I’ve been watching the TV show The Office for the first time, and the gut-wrenching slow-motion tragedy of Michael Scott is absolutely why that show is regarded a classic. But the core of Michael’s awkwardness is that he wants to be everyone’s friend.
He sees no difference between his work and personal relationships. He wants everyone to like him (except Toby). He brings his personal life to work, and his professional life home with him. He has no work/life balance, and he’s not even particularly interested in it.
This somehow made me think of Superman.
Clark Kent works at The Daily Planet, not Superman. Superman, or any other hero in the tradition of a secret identity, act not just in the ennobling concept of “protecting the ones you love,” but drawing healthy lines between professional and personal lives.
There’s a reason we call it a “private life,” after all. So please read this public blog where I vomit out my private thoughts about it.
Eroding the Barriers
This is eroding more and more in the era of social media, of course. We’ve become trained attention-seekers, blasting everything to the world outside.
People who work together now connect on social media, regardless if they know they can trust each other. It used to be that people built the trust first,
It introduces the added tension of knowing that people at work can see what you’re up to when you fake a sick day (not that I ever have, mind you). You have to, without fail, be on your best behavior. You have to measure your words, aware that screencaps can be taken out of context and even innocuous statements can be repurposed in bad faith.
None of that excuses truly bad behavior, of course, though I was accused of attempting to do just that when I pointed that out before. It highlighted again how others bring their own baggage to your comments online and create a constant state of tension as insecure rage addicts roam around looking for fights for some perceived social capital.
Heck, the Black Mirror episode Nosedive illustrated that same point. The erasure of the truly private life puts us onstage at all times.
Even in Fiction
This habit of constant connection has started to affect even our fictional heroes. This makes sense, of course. Our stories reflect our lives so that they remain relatable.
But just because it’s not surprising doesn’t mean it’s not uncomfortable. It’s a reminder that even our escapism won’t allow us to forget that everyone is expected to share everything about their lives at all times.
Disney®©™’s Marvel™®©’s “MCU” movies largely do away with any pretense of secret identities onscreen. Tony Stark is openly Iron Man, Captain America simply is, and so on. The only one of Disney™©®’s Marvel®©™’s The Avengers who has a semblance of separation between aspects of his life is Hawkeye, and that’s pretty much done away with in Disney©™®’s Marvel©®™’s The Avengers: Age of Ultron Goes to Stankonia.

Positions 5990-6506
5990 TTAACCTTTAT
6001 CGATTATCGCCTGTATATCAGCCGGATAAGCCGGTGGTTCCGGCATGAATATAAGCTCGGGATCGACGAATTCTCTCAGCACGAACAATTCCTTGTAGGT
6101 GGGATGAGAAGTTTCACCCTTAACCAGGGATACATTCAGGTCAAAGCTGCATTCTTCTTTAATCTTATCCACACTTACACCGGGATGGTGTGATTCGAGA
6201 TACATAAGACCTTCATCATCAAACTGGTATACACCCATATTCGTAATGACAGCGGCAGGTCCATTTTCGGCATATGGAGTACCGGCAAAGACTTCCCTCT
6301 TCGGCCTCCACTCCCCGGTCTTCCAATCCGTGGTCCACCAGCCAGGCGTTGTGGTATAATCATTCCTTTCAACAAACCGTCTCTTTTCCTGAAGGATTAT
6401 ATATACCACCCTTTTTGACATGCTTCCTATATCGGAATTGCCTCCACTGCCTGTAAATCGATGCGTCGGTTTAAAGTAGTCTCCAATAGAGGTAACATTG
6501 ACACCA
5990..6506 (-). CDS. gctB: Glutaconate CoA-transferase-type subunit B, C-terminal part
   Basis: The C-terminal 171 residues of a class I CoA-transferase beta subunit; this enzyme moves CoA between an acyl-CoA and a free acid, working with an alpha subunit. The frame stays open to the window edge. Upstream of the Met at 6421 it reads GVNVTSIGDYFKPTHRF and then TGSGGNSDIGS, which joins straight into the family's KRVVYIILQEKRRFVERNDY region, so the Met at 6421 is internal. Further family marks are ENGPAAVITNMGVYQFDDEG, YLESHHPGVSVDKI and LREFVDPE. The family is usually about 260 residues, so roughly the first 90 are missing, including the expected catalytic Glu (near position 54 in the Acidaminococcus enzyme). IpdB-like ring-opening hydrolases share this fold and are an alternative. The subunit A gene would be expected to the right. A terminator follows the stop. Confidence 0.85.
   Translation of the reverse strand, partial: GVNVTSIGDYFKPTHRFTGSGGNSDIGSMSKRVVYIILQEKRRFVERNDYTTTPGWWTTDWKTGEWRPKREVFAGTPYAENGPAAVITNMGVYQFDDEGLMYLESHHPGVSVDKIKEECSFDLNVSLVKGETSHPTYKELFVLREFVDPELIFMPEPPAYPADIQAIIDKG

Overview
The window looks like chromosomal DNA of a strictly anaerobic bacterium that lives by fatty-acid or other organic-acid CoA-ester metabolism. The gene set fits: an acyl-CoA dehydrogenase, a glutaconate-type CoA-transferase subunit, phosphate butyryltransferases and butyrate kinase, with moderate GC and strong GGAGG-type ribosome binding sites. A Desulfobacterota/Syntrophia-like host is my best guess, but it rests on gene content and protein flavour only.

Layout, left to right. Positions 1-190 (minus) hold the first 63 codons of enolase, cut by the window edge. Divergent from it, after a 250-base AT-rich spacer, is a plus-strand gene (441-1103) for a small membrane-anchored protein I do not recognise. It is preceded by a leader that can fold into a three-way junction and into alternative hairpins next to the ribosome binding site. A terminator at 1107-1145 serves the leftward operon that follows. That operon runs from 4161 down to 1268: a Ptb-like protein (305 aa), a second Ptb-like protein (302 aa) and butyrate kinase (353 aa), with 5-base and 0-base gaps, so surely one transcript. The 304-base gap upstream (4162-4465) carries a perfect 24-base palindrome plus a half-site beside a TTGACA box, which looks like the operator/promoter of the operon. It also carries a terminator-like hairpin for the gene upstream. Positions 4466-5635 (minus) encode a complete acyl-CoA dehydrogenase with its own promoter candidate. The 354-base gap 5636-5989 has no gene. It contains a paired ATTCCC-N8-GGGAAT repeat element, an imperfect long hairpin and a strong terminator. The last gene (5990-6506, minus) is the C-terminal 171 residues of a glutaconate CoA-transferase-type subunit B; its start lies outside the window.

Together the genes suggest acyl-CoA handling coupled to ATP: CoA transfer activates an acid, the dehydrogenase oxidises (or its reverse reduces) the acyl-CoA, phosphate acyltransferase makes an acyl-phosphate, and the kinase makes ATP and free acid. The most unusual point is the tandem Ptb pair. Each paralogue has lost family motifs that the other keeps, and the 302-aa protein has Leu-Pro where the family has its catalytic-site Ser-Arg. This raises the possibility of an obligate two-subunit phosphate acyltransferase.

That onscreen privacy mantle goes to Spider-Man now, but even he’s had a habit of revealing his identity through time. It’s only a matter of time for that to catch up to him in the onscreen portrayal.
And Now Superman Has Fallen
Part of the odd modern dynamic created the end of Man of Steel is that Lois already knows who Clark Kent really is when he’s not a dashingly handsome reporter for The Daily Planet.
The erasure of Superman’s secret between him and Lois removes the most important barrier that existed traditionally between his personal and professional lives. Learning that work/life balance was a tremendous lesson for a boy from Kansas – as it was for anyone from anywhere.
It’s also a complicated situation for coworkers to be romantically linked. (Trust me, it’s just a bad idea in general. We all think it’ll be like Jim & Pam from The Office but more likely it’ll end up like Sam & Diane from Cheers in a best case scenario.)
That aspect was further complicated because of the burden Clark knew he’d be passing to Lois if she knew who he was when off-duty. But now he’s kind of an ass for taking a job at The Daily Planet because he could take a job anywhere, and not saddle Lois with holding his secrets for him as well.
I mean, to be honest, Clark Kent would be better positioned as some sort of overnight janitor, a waiter, or a grocery store clerk since his absences during flexible work hours could be minimized, but that’s another story.
And what if they break up? Like, is that even an option for them at this point?
I suppose you could make the case that it’s pretty easy for Superman to quit his day job and just go be Superman. In that case, though, he drops any pretense at being a “normal guy.”
Maybe it gets under my skin because now even Superman can’t have a clear line between his work and personal lives and it’s a reminder that none of us can, now. Does that make things better for us? Does it make it worse?
Well at least there’s still Batman. Maybe.